Sports

Controversial new rule is intended to prevent aggressive slides.

The St. Louis Cardinals bested the Chicago Cubs 5-3 Saturday, but the Cubs say it didn’t have to be that way.

The game’s momentum tilted away from a Cubs rally in the fifth inning when a slide into second base by rookie right fielder Ian Happ was judged illegal interference by umpires. Happ was judged out at second and batter Anthony Rizzo was automatically out too. The double play ended the inning.

The controversial double play judgment was consistent with a new MLB rule governing slides.

Under the league’s former rules, runners sliding into second base were given wide latitude. The slides were legal as long as they were close enough to touch the bag.  This freedom led to occasional abuses, however, when runners sought to disrupt throws to first base and prevent double plays.

The new rule, 6.01(j), was instituted before the 2016 season. It requires that the runner must make a “bona fide slide,” which basically means the runner’s target must be the base, not a fielder. Under the rule, both the violator and the batter are automatically out.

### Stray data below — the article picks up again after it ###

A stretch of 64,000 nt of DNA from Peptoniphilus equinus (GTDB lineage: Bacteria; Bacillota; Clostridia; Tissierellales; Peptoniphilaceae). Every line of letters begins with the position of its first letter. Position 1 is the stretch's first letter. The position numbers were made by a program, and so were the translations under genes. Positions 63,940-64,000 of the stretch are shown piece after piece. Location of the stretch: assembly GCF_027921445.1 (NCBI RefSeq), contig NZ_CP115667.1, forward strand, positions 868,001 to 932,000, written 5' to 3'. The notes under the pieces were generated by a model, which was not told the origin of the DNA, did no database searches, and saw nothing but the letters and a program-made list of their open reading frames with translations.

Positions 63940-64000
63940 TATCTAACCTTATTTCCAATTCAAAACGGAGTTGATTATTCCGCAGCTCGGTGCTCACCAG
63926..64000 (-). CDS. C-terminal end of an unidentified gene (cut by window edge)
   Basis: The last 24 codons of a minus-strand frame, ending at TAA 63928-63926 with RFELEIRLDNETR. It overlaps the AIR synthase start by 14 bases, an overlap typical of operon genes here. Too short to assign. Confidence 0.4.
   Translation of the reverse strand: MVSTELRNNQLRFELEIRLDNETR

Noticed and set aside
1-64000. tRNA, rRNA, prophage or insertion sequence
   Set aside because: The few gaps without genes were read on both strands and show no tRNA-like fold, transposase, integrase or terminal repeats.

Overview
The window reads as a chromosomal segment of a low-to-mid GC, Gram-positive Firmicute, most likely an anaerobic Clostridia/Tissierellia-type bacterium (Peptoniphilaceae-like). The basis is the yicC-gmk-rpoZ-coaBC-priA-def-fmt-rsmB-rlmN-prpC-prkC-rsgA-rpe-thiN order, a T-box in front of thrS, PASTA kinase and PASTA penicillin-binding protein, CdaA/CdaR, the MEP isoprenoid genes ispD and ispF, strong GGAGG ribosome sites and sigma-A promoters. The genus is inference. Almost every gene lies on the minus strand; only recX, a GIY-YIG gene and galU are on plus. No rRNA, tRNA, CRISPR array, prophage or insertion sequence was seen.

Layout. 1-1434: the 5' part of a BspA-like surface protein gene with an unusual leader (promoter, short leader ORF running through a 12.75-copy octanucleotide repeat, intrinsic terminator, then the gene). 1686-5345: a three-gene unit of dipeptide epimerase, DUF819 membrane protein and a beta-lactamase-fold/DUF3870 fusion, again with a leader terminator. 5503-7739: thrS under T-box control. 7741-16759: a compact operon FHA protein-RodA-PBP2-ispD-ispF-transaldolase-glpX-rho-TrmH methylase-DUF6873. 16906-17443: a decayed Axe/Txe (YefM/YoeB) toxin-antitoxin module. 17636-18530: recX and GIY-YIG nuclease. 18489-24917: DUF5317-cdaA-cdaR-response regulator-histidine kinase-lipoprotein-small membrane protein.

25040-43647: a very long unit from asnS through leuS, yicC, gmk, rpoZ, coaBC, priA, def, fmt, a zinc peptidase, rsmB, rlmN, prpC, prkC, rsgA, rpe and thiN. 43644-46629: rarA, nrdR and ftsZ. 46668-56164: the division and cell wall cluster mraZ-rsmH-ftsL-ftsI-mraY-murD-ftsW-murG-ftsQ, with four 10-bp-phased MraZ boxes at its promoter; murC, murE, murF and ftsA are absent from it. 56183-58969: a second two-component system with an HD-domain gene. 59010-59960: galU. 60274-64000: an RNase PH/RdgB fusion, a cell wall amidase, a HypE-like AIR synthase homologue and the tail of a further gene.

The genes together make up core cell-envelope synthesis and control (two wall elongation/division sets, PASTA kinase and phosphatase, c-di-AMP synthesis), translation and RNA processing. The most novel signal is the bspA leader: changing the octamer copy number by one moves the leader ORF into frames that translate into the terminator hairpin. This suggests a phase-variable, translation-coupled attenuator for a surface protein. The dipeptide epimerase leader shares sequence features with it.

Happ bounced back with a two-run homer later in the game, but it wasn’t enough to win.

"I'd like to see that rule ejected," said Cubs manager Joe Maddon after Happ was charged with interference. Maddon said he didn’t blame umpires for the call, since they are required to enforce the rules.

"We're out there playing with a bunch of pansies right now," said pitcher Jon Lester. "These guys have turned double plays their entire lives. They know how to get the heck out of the way. There's nothing malicious about it, and we got two outs for some reason."

Happ, 22, said he was surprised by the call. "I was just trying to get down early and make sure I was doing it the proper way and went a little far past the bag," he said.